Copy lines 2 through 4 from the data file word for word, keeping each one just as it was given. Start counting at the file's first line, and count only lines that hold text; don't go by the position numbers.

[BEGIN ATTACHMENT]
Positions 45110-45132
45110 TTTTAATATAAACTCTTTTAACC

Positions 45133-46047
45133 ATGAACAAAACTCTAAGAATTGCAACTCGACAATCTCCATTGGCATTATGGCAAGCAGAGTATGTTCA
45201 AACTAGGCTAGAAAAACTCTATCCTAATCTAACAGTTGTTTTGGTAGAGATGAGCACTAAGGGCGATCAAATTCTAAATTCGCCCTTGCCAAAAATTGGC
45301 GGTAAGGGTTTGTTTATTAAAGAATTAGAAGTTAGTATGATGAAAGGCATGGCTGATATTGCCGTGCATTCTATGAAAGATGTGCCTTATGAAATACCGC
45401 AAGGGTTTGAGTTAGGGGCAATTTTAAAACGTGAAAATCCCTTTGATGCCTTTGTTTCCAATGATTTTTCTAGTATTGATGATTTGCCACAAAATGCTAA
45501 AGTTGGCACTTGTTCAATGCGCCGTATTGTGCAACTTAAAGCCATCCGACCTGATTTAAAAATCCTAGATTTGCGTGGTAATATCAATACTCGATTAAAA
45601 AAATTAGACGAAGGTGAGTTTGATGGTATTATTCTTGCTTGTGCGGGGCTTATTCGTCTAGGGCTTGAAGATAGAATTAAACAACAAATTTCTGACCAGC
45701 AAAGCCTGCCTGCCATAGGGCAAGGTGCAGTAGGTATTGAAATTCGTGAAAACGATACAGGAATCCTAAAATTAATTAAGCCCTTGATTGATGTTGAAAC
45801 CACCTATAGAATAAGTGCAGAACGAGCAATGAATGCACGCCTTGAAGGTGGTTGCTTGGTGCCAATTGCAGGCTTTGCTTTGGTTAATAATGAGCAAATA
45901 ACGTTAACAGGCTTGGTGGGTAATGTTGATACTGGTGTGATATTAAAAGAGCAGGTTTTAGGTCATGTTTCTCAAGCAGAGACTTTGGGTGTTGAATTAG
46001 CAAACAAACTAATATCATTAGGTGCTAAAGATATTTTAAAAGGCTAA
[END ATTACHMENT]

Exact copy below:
45110 TTTTAATATAAACTCTTTTAACC

Positions 45133-46047
45133 ATGAACAAAACTCTAAGAATTGCAACTCGACAATCTCCATTGGCATTATGGCAAGCAGAGTATGTTCA